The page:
Migos – Culture (5 Year Anniversary Review)

Migos run up until this point was one of the most entertaining runs to date. Bursting on the scene with the mega hit “Versace,” they hit the mixtape circuit & grinded endlessly. While there are misses & periods of time where no one knew where they would be next, most notably on their album Yung Rich Nation, they always maintained some status of cultural zeitgeist. Even on that same album, they brought “Pipe It Up” into the greater cultural lexicon. Despite the greatness of the mixtapes, to hit the mainstream they had to switch the sound.

The hit on this album that brought them back as a force was easily “Bad & Boujee.” Even so many years removed, this song is still a highlight. The beat is still eerie feeling, booming bass with icy bells bouncing throughout the track. All the verses here are highlights, even the controversial Lil Uzi Vert verse. This song didn’t fully sacrifice their old sound but added fresher production than usual to give a brand-new twist.

Unfortunately, the rest of the album doesn’t hold. Songs like “T-Shirt” are incredibly monotonous with a flow that gets tiring after ten seconds, let alone four minutes. While it may entirely be the point of the track, as the lyrics here are as good as ever, it’s their style in its most barebones. Tracks like this hitting their massive success proved they could do just about anything and find success. This simplified sound would spell the end of getting amazing flows such as on “Cross the Country.”

A big part of the modern appeal of Migos was now Quavo’s melodies. While one of the best rappers of the group, displayed heavily on works like Rich N**ga Timeline, Quavo’s melodic style separated him from the rest of the group & became a selling point. Early tracks like on Young Rich N*ggas, some people didn’t even realize they were a group. Changes within the group’s structure & style were necessary, but it came at the sacrifice of one of the most talented of the group.

This is at its most obnoxious on tracks like “All Ass,” which is a weak track as is. Quavo hits these melodies that feel like they came from a nursery rhyme book, something simple enough for a child but backed by stripper talk. The melodies don’t feel much different from what Travis Scott was doing at the time, which is extremely apparent on “Kelly Price.” When this track comes on its easy to see where the style is from, but how much more unique Travis sounds. Quavo’s voice is just not built for it, sounding frail compared to Travis deeper style.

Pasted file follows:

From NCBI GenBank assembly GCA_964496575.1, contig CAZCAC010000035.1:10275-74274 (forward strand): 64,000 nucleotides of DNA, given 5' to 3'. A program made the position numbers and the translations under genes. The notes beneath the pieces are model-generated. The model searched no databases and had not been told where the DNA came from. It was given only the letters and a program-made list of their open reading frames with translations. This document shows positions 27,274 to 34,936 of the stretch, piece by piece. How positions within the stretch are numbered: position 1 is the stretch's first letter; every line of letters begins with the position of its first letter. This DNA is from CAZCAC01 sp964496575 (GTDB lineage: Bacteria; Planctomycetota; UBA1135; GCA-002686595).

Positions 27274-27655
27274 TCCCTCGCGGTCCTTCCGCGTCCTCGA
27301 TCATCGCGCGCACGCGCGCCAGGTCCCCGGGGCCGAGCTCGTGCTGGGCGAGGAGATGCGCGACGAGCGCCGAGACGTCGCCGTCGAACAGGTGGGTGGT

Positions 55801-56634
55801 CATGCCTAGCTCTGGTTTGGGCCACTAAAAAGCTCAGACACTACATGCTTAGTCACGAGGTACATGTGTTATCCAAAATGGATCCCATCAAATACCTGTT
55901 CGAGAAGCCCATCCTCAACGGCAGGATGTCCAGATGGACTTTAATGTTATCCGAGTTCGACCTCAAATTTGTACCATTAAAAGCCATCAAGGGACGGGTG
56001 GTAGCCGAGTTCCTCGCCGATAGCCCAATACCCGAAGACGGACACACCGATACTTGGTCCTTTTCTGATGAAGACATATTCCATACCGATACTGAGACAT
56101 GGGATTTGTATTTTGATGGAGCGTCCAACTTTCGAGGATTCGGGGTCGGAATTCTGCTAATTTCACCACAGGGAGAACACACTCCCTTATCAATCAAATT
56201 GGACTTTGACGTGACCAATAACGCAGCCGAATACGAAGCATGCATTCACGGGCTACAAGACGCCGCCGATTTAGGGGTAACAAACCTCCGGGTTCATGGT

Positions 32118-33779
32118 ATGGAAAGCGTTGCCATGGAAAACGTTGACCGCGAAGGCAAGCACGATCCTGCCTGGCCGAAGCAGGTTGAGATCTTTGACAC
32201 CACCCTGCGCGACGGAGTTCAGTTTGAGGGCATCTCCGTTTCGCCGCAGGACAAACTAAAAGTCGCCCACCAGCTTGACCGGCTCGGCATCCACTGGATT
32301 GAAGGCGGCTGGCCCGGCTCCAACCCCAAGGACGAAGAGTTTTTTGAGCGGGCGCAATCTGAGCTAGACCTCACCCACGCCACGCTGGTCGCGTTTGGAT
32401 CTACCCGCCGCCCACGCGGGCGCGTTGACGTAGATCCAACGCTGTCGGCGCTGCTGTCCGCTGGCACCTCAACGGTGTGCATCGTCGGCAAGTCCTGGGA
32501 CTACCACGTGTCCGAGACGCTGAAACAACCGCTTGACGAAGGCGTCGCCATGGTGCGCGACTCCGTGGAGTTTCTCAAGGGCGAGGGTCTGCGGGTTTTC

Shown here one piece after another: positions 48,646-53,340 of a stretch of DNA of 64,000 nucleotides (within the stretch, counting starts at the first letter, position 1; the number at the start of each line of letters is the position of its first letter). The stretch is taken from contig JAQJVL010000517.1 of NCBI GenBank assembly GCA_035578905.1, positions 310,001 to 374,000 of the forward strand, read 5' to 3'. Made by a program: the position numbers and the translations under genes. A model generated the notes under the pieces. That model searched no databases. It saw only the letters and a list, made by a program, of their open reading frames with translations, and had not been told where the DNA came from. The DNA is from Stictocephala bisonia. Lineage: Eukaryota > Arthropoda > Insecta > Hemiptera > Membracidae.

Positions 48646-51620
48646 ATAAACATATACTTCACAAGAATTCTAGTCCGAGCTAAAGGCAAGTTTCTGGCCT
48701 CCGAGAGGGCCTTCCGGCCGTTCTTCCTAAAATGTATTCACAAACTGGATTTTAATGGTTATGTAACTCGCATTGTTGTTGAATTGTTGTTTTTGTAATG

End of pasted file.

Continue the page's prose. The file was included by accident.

While most of the track list here is dismissible outside of features, Gucci Mane on “Slippery” is a prime Gucci verse, “Deadz” is the best track here. Not only is it backed by trap legend 2 Chainz with a killer verse, but every member on the track also brings it. Quavo’s chorus here is the most appealing on the album, hitting this deeper style backed with these gang vocal chants. The beat itself produced by Cardo has a deep rattling bass that feels perfectly minimal until it adds more layers during Takeoff’s verse. Subtle changes like these make this track an absolute stand out.

Sadly, this isn’t how the majority of the album is. Songs like “Out Yo Way” are flaccid and would introduce the lazy melodies that Quavo would run with for years to come. Thankfully are tracks like these where Quavo lacks, Takeoff completely saves the day. Offset is consistently good throughout the project, but Takeoff’s voice against the more minimal style of production slides throughout the project. Playing with actual rhyme schemes on the track make him more notable as a rapper too.

Culture has become one of their most iconic releases, but its easily one of the most lopsided in the greater context of their discography. Quavo is clearly still testing his melodic style out, and it’s a rough listen. Takeoff completely outshines even Offset, where Offset tries to bring a middle ground between the two styles, Takeoff’s style sounds clean & perfected. Production here is some of the most consistent, but when there’s a weak beat it destroys the flow of the album. Selling out was clearly the move to make, it’s just a shame it results in something so half-assed.

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